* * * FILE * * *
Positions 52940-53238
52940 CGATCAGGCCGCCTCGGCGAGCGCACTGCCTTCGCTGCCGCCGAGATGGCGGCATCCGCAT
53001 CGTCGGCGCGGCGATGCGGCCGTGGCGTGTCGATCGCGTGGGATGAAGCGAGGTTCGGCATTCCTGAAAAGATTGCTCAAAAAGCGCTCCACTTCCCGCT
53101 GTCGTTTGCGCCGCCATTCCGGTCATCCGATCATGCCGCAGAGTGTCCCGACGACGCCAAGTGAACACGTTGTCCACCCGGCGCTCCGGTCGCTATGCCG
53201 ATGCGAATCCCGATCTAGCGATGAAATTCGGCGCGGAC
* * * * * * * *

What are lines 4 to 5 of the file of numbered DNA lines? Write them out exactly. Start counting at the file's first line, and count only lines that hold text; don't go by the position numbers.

53101 GTCGTTTGCGCCGCCATTCCGGTCATCCGATCATGCCGCAGAGTGTCCCGACGACGCCAAGTGAACACGTTGTCCACCCGGCGCTCCGGTCGCTATGCCG
53201 ATGCGAATCCCGATCTAGCGATGAAATTCGGCGCGGAC